I thought it might be useful to visualize just how much the government is involved in the housing market. Let’s look at how much a homebuyer receives via capital gains tax excemption for home sales, mortgage interest deduction, deductability of points paid on mortgage, and first-time buyers tax credit over 5 years, 15 years, and 30 years.
Here are the underlying assumptions I’ll be working from: $400,000 house, $1,600 / mo rent. 3% YOY home value appreciation, rent increases 2% YOY. Buyers are a married couple with good credit in 25% tax bracket. Home maintenance costs average 1% of purchase price per year. Utilities are equal between rented house and purchased house. No HOA dues. 3.5% down, 1 point paid on FHA 30-year fixed financing for an APR of 5.489%.
Scenario 1: Buy a house, stay in it for the duration of the mortgage, paying it off in 30 years.
Scenario 2: Buy a house, in 5 years, sell house and move to roughly equivalent house, putting down whatever extra money remains from the sale. Repeat every 5 years for 30 years.
Scenario 3: (baseline comparison) Rent for 30 years.
Here’s what the outlays and kickbacks look like for each scenario after 5 years (that’s one sale by the 5-year buyer):
Both the 30-year buyer (scenario 1) and the 5-year serial buyer (scenario 2) received the $8,000 tax credit and saved $17,997 in income taxes. The 5-year serial buyer saved an additional $4,081 in capital gains tax exemption.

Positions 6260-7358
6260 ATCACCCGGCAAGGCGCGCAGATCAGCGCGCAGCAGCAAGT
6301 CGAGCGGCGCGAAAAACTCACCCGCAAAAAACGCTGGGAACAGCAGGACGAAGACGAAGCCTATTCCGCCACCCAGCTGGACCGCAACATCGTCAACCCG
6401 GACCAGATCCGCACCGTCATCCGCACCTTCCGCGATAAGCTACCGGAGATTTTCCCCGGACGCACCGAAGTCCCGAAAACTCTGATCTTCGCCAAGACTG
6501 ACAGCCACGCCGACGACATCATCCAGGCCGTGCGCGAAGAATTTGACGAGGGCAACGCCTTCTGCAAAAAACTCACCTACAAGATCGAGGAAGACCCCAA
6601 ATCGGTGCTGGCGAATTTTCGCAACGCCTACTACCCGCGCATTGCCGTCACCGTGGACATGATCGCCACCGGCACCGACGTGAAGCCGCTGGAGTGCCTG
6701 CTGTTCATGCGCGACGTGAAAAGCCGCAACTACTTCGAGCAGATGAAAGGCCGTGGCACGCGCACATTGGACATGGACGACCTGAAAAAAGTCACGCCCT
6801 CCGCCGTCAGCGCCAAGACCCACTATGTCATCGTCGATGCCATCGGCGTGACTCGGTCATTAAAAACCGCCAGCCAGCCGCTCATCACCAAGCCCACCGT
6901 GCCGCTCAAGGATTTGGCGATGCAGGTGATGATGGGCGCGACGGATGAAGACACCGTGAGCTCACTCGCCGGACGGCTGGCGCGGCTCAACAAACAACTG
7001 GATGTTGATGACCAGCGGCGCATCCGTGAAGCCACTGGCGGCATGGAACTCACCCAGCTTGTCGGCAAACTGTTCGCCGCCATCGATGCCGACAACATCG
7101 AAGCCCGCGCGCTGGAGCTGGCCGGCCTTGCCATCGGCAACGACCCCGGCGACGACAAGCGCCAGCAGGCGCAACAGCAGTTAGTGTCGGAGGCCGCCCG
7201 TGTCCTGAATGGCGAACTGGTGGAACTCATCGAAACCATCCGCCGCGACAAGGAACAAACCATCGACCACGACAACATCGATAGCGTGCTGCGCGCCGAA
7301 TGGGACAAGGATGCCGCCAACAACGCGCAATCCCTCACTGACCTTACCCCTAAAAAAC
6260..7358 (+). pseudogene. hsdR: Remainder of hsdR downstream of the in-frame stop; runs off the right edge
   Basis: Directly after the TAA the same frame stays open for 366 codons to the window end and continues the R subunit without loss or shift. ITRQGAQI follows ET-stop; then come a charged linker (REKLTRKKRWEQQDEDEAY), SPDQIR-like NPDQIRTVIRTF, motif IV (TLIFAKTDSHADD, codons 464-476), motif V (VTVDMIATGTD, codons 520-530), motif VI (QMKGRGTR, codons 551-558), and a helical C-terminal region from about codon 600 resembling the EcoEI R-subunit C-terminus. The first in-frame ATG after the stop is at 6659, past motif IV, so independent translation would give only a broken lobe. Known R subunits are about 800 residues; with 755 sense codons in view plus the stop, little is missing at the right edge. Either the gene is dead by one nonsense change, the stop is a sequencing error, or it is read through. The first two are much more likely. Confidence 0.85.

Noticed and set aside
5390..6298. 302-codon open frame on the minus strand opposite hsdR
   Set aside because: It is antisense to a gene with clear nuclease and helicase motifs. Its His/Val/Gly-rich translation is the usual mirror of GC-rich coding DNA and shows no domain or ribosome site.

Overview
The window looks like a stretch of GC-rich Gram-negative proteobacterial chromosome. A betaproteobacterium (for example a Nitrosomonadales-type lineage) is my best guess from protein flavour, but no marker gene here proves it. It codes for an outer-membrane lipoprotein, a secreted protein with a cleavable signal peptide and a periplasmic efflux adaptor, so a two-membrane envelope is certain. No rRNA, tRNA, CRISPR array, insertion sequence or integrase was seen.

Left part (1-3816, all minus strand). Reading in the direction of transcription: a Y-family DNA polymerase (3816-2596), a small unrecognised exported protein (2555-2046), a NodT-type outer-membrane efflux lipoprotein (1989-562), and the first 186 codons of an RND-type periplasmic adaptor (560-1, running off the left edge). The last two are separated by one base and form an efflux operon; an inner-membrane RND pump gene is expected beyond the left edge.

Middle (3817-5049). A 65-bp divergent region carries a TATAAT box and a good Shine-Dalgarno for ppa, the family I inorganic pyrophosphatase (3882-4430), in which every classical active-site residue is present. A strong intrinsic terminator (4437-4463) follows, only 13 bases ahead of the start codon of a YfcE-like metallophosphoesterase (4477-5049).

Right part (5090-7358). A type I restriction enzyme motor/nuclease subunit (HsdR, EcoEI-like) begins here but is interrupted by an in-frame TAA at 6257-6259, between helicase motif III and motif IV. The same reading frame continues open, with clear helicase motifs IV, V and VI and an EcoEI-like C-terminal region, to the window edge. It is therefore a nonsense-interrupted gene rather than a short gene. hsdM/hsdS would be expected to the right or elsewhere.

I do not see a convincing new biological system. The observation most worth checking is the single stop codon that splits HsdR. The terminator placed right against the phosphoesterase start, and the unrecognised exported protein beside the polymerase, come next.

Here’s what it looks like after 15 years (3 sales by the 5-year buyer):
Since the 5-year serial buyer reset their mortgage interest amortization at 30 years three times, they have now saved $57,015 in income taxes vs. the 30-year buyer’s $23,799 savings. The 5-year serial buyer has also saved $12,878 with capital gains tax exemptions on three sales.
It gets even more lopsided after 30 years:
The 5-year serial buyer has saved over three times as much as the 30-year buyer. Granted, they paid an extra $171k in real estate fees and excise taxes to save $110k, but the government-sponsored “savings” provided an immediate gratification.
These numbers are obviously just rough estimates, and don’t take every single variable into account. The purpose is just to point out the approximate magnitude of the current government interventions on the financial bottom line for individuals in the housing market.
With the 30-year buyer in the above scenario receiving roughly $1,700 a year in tax incentives and the 5-year buyer getting $5,300 a year, there is obviously a strong government incentive to not only buy a house, but to become a serial purchaser, swapping houses every few years to maximize the realized “benefits” offered by good old Uncle Sam.
In my opinion, it’s no wonder the housing market has gotten so screwed up when the move most encouraged by the existing government incentive structure is to buy the most expensive house, finance as much as possible, and move to a new, more expensive house as often as possible, basically remaining in a state of permanent home indebtedness.
Thanks to Rhonda Porter for assistance in calculating the costs and rates for FHA financing used in this post.